PRODUCT SUPPORT ANNOUNCEMENT
Some videos and Web Editions may be returning errors on launch. Learn more.
XML is the de-facto standard for manipulating and sharing data among applications. It is supported by every major programming tool and language, including Java, Microsoft .NET, Oracle, SQL Server, etc. All professional developers and administrators - even those who don't intend to build XML applications - need a basic understanding of it just to read and maintain data they receive and process. Many of them don't have the time for a thick reference book or detailed tutorial. Sams Teach Yourself XML in 10 Minutes quickly covers the basics of XML and its family of related concepts, including basic syntax, DTDs, XML Schema, DOM, SAX, XSL, and XPath. Each topic is illustrated with an example to ensure readers' understanding.
(NOTE: Each chapter concludes with a Summary.)
I. XML DOCUMENTS.Lesson 1. What Is XML?
What Is XML For? XML Is a Markup Language. XML Is a Meta Language. How Does XML Relate to HTML? Separating Content from Presentation. How Is XML Written?Lesson 2. The Structure of an XML Document.
An XML Document. Prolog. Document Type Declaration. Document Element. CDATA Sections. Content After the Document Element End Tag.Lesson 3. XML Must Be Well-Formed.
Well-Formed XML Documents. XML Names. Elements. Attributes. Other Characteristics of Well-Formedness. Well-Formedness and XML Processor Type.Lesson 4. Valid XML—Document Type Definitions.
Shared Documents: Why We Need DTDs. What Is a Valid XML Document? What a DTD Is. Declaring Elements in DTDs. Declaring Attributes in DTDs. Declaring Entities in the DTD.Lesson 5. XML Entities.
What Is an Entity? Parsed Entities. Unparsed Entities.Lesson 6. Characters in XML.
Internationalization. XML and Internationalization. Unicode. Fonts, Characters, and Glyphs.Lesson 7. The Logic Hidden in XML.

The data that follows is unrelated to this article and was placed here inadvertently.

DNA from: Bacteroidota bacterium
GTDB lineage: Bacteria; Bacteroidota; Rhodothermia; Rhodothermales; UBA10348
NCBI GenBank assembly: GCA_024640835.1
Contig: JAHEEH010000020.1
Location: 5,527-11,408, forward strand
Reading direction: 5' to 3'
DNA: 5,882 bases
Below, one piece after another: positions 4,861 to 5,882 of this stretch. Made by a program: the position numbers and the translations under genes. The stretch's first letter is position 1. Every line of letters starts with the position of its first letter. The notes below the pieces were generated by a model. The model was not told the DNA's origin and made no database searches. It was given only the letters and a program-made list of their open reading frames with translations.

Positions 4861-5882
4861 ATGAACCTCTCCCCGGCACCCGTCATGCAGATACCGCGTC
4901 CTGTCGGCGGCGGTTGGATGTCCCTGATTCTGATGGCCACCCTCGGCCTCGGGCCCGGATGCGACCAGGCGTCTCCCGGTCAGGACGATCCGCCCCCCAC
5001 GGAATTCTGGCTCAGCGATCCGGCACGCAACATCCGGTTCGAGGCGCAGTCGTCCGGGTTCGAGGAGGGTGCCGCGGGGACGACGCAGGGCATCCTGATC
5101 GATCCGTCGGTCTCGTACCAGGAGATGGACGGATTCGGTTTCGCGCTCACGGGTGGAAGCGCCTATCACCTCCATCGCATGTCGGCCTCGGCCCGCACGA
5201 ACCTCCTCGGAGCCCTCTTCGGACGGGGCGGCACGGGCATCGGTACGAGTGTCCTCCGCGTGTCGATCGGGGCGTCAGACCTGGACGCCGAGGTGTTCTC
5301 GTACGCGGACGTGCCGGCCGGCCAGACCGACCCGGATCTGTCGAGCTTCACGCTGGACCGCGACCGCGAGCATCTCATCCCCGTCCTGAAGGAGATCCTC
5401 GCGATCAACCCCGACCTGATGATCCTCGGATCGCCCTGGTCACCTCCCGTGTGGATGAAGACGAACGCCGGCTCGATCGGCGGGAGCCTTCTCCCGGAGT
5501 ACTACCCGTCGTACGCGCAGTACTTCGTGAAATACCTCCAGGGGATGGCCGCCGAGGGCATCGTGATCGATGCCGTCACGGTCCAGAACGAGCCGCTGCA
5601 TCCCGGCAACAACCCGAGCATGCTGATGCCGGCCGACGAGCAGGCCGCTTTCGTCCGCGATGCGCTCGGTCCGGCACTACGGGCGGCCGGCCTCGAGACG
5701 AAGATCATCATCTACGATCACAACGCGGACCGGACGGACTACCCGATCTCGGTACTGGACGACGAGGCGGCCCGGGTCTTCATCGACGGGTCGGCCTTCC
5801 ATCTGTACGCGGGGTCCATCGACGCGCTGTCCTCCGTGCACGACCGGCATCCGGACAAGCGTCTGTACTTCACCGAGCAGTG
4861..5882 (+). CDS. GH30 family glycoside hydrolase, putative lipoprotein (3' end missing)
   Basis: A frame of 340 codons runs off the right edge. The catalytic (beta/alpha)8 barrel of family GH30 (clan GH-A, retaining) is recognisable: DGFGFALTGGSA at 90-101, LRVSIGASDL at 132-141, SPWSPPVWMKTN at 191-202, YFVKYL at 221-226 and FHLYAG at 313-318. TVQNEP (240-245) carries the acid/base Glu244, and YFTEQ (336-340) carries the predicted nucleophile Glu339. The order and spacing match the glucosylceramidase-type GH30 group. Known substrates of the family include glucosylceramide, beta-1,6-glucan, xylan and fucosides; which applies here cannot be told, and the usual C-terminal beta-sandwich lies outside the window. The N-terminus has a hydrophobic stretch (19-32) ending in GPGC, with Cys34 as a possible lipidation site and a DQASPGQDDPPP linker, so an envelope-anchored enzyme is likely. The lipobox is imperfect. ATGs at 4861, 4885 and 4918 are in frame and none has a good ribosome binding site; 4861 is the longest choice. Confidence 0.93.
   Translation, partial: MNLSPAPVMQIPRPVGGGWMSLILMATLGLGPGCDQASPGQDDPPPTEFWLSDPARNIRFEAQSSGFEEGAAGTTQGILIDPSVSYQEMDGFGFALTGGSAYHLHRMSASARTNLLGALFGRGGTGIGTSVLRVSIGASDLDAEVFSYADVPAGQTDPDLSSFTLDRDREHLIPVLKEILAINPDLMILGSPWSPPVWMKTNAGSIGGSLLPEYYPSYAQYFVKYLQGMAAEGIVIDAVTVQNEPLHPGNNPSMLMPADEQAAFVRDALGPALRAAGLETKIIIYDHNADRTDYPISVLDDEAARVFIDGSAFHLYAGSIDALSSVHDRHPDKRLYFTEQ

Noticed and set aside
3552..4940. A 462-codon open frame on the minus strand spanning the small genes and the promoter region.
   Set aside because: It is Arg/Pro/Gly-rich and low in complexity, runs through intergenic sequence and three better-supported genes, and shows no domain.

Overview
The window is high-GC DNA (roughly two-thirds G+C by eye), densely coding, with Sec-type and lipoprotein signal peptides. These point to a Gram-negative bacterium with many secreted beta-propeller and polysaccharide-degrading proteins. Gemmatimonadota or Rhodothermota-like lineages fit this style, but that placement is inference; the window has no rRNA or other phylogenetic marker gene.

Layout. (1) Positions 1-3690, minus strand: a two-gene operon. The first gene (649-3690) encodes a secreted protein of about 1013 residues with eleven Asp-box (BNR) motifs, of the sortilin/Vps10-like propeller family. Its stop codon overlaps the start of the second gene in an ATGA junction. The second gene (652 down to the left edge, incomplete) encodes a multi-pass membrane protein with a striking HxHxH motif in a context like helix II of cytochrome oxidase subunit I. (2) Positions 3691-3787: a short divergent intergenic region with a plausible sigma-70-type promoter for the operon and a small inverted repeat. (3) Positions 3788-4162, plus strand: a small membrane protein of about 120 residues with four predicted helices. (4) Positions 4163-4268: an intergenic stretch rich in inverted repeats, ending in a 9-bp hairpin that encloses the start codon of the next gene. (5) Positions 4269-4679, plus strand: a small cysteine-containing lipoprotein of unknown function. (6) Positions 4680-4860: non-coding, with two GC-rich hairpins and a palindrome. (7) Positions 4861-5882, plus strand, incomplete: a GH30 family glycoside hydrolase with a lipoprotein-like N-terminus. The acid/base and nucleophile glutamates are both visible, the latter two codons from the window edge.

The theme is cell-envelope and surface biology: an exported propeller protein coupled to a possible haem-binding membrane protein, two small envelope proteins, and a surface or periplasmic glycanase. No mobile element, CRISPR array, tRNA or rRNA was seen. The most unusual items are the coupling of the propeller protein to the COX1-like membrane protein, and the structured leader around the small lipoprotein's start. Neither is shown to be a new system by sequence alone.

Modeling Data As XML. W3C XML Data Models. XPath. The XML Information Set.Lesson 8. Namespaces in XML.
What Is a Namespace, and Why Do You Need Them? Using Namespaces in XML. Using Multiple Namespaces in a Document.
II. MANIPULATING XML.Lesson 9. The XML Path Language—XPath.
How XPath Is Used. Accessing Elements. Accessing Attributes. XPath Functions.Lesson 10. XSLT—Creating HTML from XML.
XSLT Basics. Creating a Simple HTML Page. Creating an HTML List. Creating an HTML Table.Lesson 11. XSLT—Transforming XML Structure.
Why Change Structure? Copying Elements. Creating New Elements. Creating New Attributes.Lesson 12. XSLT—Sorting XML.
Conditional Processing and Sorting Data. Conditional Processing. The xsl:choose Element. Sorting Output. Multiple Sorts.Lesson 13. Styling XML with CSS.
Cascading Style Sheets and XML. Associating a Stylesheet. Using CSS Rules with XML. Some Examples Using CSS Styling. Using CSS with XSLT.Lesson 14. Linking in XML—XLink.
The XML Linking Language. XLink Attributes. XLink Examples. Document Fragments and Xpointer. XPointer and Xpath.
III. PROGRAMMING XML.Lesson 15. Presenting XML Graphically—SVG.
What Is SVG? Advantages of SVG. Creating SVG. Some SVG Examples.Lesson 16. The Document Object Model.
The Document Object Model. DOM Interfaces. DOM Interfaces Properties and Methods.Lesson 17. The Document Object Model—2.
Creating a New Element. Retrieving Information from the DOM.
IV. WHERE XML IS GOING.Lesson 18. SAX—The Simple API for XML.
What SAX Is and How It Differs from DOM. Basics of SAX Programming. Installing a SAX Parser. Simple SAX Example.Lesson 19. Beyond DTDs—W3C XML Schema.
W3C XML Schema Basics. Declaring Elements. Defining Complex and Simple Types.
V. APPENDICES.Appendix A. XML Online Resources.
Web Sites. Mailing Lists.Appendix B. XML Tools.
XML Editors. XSLT Tools. XLink and XPointer Tools.Appendix C. XML Glossary.